6

Given the fact that inventor of the Loglan language started to claim his copyright on the language's components, and Lojban is basically a successor to Loglan, on what license Lojban is published? Can it be freely used without any limitations?

6

Logical Language Group, Inc. retains the copyright, but grants permission to copy, redistribute, and create derivative works from the official book, under conditions such as attribution and a requirement to include a permission notice identical to the one below.

Copyright © 1997 by The Logical Language Group, Inc. All Rights Reserved.

Permission is granted to make and distribute verbatim copies of this book, either in electronic or in printed form, provided the copyright notice and this permission notice are preserved on all copies.

Permission is granted to copy and distribute modified versions of this book, provided that the modifications are clearly marked as such, and provided that the entire resulting derived work is distributed under the terms of a permission notice identical to this one.

Permission is granted to copy and distribute translations of this book into another language, under the above conditions for modified versions, except that this permission notice may be stated in a translation that has been approved by the Logical Language Group, rather than in English.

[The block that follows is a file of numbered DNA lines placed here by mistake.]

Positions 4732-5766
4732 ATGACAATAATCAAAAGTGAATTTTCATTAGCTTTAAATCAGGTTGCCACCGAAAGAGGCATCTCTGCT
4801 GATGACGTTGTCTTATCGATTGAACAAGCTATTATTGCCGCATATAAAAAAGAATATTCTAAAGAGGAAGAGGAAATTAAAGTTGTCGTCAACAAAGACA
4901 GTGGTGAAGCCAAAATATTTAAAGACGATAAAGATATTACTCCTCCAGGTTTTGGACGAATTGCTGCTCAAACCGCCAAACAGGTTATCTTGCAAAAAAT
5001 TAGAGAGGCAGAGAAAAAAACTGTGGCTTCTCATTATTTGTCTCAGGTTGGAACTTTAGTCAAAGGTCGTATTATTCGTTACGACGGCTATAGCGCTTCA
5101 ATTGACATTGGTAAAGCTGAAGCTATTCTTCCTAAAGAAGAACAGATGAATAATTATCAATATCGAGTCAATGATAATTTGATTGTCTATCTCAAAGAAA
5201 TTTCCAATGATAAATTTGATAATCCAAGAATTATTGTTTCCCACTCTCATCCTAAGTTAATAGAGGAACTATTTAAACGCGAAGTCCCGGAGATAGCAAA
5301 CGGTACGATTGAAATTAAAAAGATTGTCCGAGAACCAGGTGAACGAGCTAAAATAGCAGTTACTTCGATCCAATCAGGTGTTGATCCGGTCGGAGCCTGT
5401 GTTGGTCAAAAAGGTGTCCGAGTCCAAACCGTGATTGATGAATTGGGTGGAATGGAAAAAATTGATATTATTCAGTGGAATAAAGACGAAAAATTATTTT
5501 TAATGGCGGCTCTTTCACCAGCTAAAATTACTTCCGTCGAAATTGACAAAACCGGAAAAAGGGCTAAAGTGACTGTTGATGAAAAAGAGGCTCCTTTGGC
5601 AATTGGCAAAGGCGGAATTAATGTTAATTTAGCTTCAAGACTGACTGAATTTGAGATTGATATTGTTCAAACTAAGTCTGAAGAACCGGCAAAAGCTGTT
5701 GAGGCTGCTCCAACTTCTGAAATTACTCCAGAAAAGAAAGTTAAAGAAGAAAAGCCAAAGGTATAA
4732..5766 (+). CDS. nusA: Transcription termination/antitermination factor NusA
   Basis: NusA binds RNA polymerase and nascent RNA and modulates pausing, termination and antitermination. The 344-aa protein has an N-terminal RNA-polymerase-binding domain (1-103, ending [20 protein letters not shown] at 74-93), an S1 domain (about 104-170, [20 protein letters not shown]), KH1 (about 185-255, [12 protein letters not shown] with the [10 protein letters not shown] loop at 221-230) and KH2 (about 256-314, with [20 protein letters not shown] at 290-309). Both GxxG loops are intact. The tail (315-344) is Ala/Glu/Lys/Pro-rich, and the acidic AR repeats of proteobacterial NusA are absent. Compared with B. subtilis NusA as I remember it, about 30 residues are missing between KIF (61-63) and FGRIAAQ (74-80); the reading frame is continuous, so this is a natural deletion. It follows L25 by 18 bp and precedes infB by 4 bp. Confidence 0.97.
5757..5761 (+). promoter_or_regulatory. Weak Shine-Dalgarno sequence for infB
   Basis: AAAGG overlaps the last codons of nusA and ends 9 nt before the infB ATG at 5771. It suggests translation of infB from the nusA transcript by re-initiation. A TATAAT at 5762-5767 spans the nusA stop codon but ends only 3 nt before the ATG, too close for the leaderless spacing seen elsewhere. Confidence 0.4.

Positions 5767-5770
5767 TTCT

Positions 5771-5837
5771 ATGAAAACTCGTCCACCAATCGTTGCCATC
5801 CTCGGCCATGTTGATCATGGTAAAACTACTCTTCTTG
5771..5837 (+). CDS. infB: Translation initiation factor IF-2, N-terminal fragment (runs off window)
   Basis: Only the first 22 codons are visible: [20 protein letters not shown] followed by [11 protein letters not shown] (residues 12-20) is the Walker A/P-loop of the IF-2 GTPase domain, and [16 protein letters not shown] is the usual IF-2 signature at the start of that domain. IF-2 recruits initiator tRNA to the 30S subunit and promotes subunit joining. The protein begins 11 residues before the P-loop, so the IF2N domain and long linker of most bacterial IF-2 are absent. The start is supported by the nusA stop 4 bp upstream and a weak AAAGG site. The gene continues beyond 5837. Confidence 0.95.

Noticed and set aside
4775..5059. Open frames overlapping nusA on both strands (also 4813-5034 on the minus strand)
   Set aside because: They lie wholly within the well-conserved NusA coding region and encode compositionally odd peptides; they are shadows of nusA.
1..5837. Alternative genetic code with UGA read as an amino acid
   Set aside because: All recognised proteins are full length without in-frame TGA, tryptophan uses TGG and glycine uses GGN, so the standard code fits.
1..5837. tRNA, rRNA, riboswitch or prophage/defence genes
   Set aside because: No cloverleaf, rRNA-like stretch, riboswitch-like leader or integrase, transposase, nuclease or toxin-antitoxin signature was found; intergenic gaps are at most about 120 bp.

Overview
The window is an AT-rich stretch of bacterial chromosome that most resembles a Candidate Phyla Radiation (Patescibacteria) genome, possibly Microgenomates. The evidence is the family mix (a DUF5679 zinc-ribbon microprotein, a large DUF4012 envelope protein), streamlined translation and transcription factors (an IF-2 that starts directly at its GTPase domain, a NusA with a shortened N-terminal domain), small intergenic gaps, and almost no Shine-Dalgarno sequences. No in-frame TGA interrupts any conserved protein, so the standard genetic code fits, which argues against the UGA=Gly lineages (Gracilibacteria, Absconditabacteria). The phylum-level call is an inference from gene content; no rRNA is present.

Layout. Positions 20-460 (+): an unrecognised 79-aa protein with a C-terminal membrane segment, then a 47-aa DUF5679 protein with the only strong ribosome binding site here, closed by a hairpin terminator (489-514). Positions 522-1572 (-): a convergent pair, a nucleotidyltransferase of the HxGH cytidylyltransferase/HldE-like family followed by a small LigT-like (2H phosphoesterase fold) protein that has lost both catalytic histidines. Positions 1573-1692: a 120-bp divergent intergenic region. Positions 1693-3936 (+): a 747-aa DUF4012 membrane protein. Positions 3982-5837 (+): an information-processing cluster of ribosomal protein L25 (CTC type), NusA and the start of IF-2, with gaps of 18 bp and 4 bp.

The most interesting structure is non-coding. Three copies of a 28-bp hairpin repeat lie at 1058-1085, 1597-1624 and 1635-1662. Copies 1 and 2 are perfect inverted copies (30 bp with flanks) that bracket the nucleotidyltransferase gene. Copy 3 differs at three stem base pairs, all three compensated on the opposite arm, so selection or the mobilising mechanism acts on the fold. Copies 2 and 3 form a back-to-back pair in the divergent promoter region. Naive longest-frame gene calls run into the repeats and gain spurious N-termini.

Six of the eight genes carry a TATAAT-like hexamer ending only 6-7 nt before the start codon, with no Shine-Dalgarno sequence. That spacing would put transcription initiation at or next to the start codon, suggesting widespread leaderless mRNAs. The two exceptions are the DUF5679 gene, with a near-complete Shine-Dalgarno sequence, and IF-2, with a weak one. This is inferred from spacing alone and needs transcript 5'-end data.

The contents of Chapter 21 are in the public domain.

From the Boring Legalities section of the Lojban Reference Grammar

The Formal Grammar (chapter 21) is in the public domain, as the above license says.

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  • 1
    Do they address the issue of being derived from Loglan? – curiousdannii Feb 9 '18 at 2:10
  • @curiousdannii Apart from the name "loglan" which they say is generic, I don't see any reference to the legal status of the relation between Loglan and Lojban – b a Feb 9 '18 at 8:50
  • 1
    Note that copyright is claimed strictly on the book, and other concrete creative materials. The language itself is not subject to copyright--or at least, has not yet been shown to be subject to copyright in US courts, and is generally assumed not to constitute a fixed creative work that could be copyrighted. – Logan R. Kearsley Feb 13 '18 at 19:10

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